Partnership to fight fire in the Pantanal

22 outubro 2020    
To help quell the flames, in November 2019, WWF-Brazil donated to Imasul three kits composed of a jet lance with a storage capacity of 600 liters of water.
© Daniela Venturato / WWF-Brasil

Donation made by WWF-Brazil to the Environment Institute of Mato Grosso do Sul (Imasul) in November 2019 contributes to the work of the Fire Department in the state

Corumbá, in Mato Grosso do Sul, is the municipality with the highest number of fires in the country in 2020. It accounts for 12.7% of all fire spots detected by the National Institute for Space Research (Inpe) between January 1 and October 15 - and by an impressive 38% of the 20,796 outbreaks recorded in the Brazilian Pantanal. The situation in the region became so dramatic that the main access to Corumbá, via the BR-262 highway, was even blocked due to smoke. It is not by chance that scenes of charred animals and flames that destroyed about 23% of the biome shocked the world.

With the lack of action by the federal government, which limited the adequate performance of the brigades of the Chico Mendes Institute for Biodiversity Conservation (ICMBio) and the Brazilian Institute for the Environment and Renewable Natural Resources (Ibama), much of the work to combat fire in Mato Grosso do Sul was conducted by state agencies, under the coordination of the Environment Institute of Mato Grosso do Sul (Imasul). “We have been dealing with fires for a year, leaving one situation and entering another. Only in February did we have a small truce”, says Leonardo Tostes Palma, manager of Conservation Units at Imasul.

To help quell the flames, in November 2019, WWF-Brazil donated to Imasul three kits composed of a jet lance with a storage capacity of 600 liters of water. Installed in truck bodies, these pieces of equipment allow firefighters to act in places that are difficult to access for large vehicles. This year, they were used, for example, in fires in the municipalities of Corumbá and Aquidauana. “Our focus today is on conservation units”, says Palma. Among the most endangered in the Pantanal of Mato Grosso do Sul are the parks Pantanal do Rio Negro, Várzeas do Rio Ivinhema, and Serra da Bodoquena.

WWF-Brazil is part of the Interinstitutional Committee for the Prevention of Forest Fires. “We work with the governments of Mato Grosso and Mato Grosso do Sul, supporting the development of a campaign to combat and prevent fires, in addition to the donation of equipment”, explains Julia Boock, environmental analyst at WWF-Brazil. "We understand that short-term and long-term actions are necessary, developing emergency and preventive work, such as training and awareness of society regarding fire management".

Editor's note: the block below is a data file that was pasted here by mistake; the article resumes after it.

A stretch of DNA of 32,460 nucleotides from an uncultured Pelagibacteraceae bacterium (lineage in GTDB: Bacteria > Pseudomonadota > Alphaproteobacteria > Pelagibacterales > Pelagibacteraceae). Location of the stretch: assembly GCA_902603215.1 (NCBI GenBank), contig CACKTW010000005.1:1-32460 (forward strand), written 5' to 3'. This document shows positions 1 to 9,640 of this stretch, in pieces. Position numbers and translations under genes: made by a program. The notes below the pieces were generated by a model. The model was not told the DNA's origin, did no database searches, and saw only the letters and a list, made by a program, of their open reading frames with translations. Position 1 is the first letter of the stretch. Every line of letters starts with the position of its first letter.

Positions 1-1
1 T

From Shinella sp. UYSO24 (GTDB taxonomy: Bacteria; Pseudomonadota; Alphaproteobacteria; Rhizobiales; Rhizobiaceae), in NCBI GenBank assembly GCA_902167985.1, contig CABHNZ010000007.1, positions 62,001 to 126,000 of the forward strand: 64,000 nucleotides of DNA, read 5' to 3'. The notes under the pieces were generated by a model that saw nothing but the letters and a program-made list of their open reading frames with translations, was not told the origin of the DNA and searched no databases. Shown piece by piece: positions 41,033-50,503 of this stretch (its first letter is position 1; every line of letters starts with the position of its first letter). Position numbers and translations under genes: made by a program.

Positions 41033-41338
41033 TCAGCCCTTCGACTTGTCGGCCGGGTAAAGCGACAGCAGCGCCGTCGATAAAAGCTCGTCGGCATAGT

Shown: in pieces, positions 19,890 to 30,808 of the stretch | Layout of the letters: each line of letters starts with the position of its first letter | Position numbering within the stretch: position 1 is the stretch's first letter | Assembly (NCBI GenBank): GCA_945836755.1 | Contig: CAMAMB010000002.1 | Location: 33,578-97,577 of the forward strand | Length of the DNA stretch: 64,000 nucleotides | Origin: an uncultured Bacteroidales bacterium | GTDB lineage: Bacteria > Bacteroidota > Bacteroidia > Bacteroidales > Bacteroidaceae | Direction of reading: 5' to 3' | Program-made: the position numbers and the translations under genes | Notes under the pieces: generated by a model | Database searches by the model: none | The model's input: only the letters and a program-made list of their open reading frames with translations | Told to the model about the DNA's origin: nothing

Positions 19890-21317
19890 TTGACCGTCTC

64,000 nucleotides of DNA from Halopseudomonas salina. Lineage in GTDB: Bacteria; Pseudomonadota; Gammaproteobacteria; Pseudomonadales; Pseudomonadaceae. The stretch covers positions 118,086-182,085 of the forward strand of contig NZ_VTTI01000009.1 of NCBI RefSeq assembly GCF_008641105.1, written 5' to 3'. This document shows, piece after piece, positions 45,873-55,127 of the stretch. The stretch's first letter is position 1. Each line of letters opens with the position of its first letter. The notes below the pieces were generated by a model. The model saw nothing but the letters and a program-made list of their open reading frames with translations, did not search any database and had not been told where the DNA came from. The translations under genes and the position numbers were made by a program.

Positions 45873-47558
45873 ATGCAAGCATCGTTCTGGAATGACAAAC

But the fires were so intense this year that in some areas even the trucks could not reach it. According to Inpe, the number of fires in the Brazilian Pantanal jumped 222% from January 1st to October 15th, compared to the same period in 2019. A record. So much so that Imasul contracted 400 hours of flights for aerial combat against the flames. “We have never used as many hours of flight as we do now”, emphasizes Palma. In September, Mato Grosso do Sul had 1,050 people directly involved in combating fires. Firefighters from Paraná and Santa Catarina reinforced the teams.

Endemic species of animals and plants may have been lost forever in the Pantanal. It was a repetition of what had already happened last year, a tragedy announced by experts in a scenario of high temperatures, historic drought, deforestation, and disobedience to environmental laws. Hotspots started to grow in the biome before the dry season - in March. And even with the government's ban on the use of fire at the beginning of the second half of this year, the number of outbreaks has only grown. Part of these arsons, according to an investigation by the Federal Police under Operation Matáá, was caused by ranchers.

What WWF-Brazil is doing


In the Pantanal

WWF-Brasil has been running projects in the Pantanal for 20 years, in partnership with local organizations. In the face of the environmental crisis caused by burning in the biome, actions involving the sending of protective equipment and training for brigade members have been prioritized, in addition to the delivery of food baskets to local communities.

The actions also include logistical support for social organizations that operate in the Pantanal, in addition to articulations with local entities and governments, including neighboring countries that share the same problem in the Pantanal (Bolivia and Paraguay), to contain the environmental disaster in the biome.

In the Amazon
Since August 2019, WWF-Brazil, with support from the WWF Network, has been reinforcing its actions to combat fires and strengthen territorial surveillance in the Amazon. The projects have already reached more than 93 million hectares of land - an area equivalent to more than 18% of the Legal Amazon and larger than the sum of the territories of France, the United Kingdom and Denmark.

Since then, in order to carry out this work, partnerships have been signed with 23 civil society organizations and with nine government agencies, such as the Amazonas State Secretariat for the Environment, the Acre State Secretariat for the Environment and the Acre's Environmental Police.

The actions, which were carried out on 135 indigenous lands and conservation units, have already directly benefited more than 69,900 people and, indirectly, more than 3,7 million. More than 7,000 pieces of equipment have already been donated and 54 trainings, courses, workshops and assemblies have been carried out with a total of 2,945 participants.
To help quell the flames, in November 2019, WWF-Brazil donated to Imasul three kits composed of a jet lance with a storage capacity of 600 liters of water.
© Daniela Venturato / WWF-Brasil Enlarge
Burned in the Corumbá region, on July 31, 2020.
© Silas Ismael / WWF-Brasil Enlarge